So how do you do this, practically? What does this look like?

One way is through a version of a Jesuit spiritual practice known as the Examen. If you want to know more about the Examen, read up about Ignatius of Loyola, and you will see it is part of his much wider teaching on spiritual practices. He was quite the lad for that sort of stuff.

The morning Examen I set out below is modified, for two reasons: a) I want something that people who do not self identify as Christian/religious/whatever can engage with. b) The purpose of this particular exercise is to become more aware of our attitudes and dispositions, and by becoming aware, to change them for the better.

So here’s my five step Examen:

1) Be grateful.

“What am I grateful for today? What things, people, events, or circumstances can I be grateful for?” Even in the most dire of circumstances, there should be a crack of light that you can be grateful for. Even if it’s just: I’m not dead yet. For most of us though, there are many more things than that, for which we can be thankful.

2) Accept your failings.

Gently reviewing the day gone past, and being really honest with yourself, recognise, and accept your failings. This doesn’t mean beating yourself up, or wallowing in self condemnation, it’s an honest, unflinching, recognition of where we’ve gone wrong.

3) Acknowledge your successes.

Reviewing the day again, consider where you did well, where your attitude was positive, where you were loving and kind. It’s not about bigging yourself up, or thinking about how great your life is. Its about sensing where your attitude was positive, and recognising what led you to put others first.

4) Forgive and be forgiven.

If the review of your day has brought to mind times when people have hurt or upset you, try to forgive them. Recognise that often our hurt springs from how we feel about ourselves as much as anything else, feeling compassion for others is the beginning of the forgiveness process.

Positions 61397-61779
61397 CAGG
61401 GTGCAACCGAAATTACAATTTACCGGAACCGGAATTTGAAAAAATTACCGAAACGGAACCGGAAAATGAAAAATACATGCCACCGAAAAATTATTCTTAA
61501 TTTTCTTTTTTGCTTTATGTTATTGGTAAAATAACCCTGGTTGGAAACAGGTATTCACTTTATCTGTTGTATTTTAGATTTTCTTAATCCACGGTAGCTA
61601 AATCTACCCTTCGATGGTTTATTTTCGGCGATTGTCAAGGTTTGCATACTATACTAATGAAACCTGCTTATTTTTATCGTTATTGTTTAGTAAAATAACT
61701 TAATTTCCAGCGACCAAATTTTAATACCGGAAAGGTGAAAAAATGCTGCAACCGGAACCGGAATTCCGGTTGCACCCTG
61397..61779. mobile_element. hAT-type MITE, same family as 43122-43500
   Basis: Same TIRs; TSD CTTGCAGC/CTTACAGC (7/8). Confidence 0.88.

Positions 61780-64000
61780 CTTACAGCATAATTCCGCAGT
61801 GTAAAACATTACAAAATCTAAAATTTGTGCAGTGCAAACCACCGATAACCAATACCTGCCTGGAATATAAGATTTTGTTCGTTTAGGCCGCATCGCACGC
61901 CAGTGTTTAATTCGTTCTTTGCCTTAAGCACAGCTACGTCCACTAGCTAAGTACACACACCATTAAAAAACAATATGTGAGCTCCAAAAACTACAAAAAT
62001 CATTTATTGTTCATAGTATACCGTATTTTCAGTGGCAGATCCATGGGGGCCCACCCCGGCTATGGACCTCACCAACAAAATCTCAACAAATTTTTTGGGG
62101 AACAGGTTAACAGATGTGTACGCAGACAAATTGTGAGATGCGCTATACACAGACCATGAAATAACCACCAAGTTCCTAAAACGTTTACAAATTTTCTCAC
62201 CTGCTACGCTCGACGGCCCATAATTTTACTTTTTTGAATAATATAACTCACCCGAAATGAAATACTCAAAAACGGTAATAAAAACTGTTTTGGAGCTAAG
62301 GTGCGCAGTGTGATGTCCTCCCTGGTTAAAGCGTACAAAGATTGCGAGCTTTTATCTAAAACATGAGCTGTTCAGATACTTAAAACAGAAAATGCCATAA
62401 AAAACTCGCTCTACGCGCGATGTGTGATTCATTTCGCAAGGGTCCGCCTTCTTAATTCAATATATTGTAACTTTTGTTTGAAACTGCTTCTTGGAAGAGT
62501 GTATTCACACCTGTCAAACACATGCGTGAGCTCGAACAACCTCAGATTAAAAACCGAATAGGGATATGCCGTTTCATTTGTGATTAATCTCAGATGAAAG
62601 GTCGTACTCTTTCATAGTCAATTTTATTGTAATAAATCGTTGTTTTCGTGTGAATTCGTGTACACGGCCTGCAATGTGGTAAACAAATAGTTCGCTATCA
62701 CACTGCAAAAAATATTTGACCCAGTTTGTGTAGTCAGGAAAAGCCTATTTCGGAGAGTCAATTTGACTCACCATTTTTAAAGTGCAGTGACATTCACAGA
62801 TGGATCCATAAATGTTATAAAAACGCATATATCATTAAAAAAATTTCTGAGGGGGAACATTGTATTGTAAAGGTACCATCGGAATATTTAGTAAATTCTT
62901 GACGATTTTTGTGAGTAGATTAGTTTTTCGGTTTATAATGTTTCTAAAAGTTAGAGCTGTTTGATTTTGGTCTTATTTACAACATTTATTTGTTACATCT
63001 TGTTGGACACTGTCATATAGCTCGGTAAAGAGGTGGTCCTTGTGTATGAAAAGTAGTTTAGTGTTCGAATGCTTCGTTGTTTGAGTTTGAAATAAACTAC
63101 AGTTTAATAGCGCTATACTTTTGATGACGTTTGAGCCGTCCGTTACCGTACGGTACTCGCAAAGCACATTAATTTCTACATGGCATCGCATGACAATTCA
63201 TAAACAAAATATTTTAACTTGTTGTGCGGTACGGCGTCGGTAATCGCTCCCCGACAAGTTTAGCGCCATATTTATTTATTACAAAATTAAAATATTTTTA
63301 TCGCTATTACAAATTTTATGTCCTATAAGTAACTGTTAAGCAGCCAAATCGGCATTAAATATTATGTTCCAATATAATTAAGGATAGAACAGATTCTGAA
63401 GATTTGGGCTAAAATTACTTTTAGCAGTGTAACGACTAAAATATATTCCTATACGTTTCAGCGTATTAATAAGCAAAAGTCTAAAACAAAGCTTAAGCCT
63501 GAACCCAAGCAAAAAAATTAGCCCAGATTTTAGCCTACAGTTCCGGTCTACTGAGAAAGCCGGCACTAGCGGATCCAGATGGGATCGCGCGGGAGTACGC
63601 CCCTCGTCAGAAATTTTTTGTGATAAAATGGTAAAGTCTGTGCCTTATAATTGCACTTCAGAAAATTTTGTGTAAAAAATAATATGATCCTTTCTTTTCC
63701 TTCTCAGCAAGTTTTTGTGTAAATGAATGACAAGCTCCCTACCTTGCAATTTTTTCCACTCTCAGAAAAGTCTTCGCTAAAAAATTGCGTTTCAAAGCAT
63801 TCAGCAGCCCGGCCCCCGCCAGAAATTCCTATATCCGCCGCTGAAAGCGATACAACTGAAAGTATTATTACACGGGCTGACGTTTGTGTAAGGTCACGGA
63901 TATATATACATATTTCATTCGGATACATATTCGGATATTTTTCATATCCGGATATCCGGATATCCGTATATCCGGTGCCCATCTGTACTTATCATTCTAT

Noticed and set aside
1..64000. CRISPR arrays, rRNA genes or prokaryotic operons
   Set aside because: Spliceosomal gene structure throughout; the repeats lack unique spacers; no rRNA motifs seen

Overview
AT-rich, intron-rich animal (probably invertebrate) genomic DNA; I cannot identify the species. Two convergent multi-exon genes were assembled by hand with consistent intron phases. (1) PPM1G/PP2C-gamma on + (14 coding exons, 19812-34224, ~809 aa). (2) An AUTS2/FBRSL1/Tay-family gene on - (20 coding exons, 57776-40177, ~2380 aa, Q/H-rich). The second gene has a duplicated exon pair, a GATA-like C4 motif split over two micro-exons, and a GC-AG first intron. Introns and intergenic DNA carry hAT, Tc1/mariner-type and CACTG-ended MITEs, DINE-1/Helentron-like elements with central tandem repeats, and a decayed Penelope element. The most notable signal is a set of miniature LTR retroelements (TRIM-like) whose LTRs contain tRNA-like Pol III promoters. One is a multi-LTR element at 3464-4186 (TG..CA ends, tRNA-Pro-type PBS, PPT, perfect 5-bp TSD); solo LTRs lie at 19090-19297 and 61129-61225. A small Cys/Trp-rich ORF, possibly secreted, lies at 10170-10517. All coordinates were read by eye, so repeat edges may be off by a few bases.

Compassion needs to extend to yourself, and you need to accept that you also need forgiveness. There are three ways of looking at this, for those who have a belief in God, they may seek forgiveness from the divine. For those without that belief, they need to forgive themselves. For everyone, there may be a need to gain forgiveness from someone you hurt. This is the change point, the place where we say we’re going to live differently. In the Christian tradition, this is linked to a process called repentance, which effectively means to turn back, to change your ways.

5) Prepare.

Having gone through the first four steps, you’re in a better place to prepare for the day ahead. Spend a few moments considering what you have ahead of you, and who. Recognise where your weaknesses may come under stress, accept them, and make it your intention to address whatever comes your way with an attitude of love, generosity, and humility.

On a daily basis, this needn’t be a lengthy process, but particularly in combination with silent meditation, this is a really helpful and healthy regular practice to develop.

If you want to receive my free daily weekday meditations, sign up here.

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Would you like to come on a retreat with me? I’m looking for expressions of interest for a short residential retreat in the North of England in the latter half of 2018. The kind of numbers and types of people I get will determine the finer details.

What would it involve?

There are two options – let me know which you’re interested in.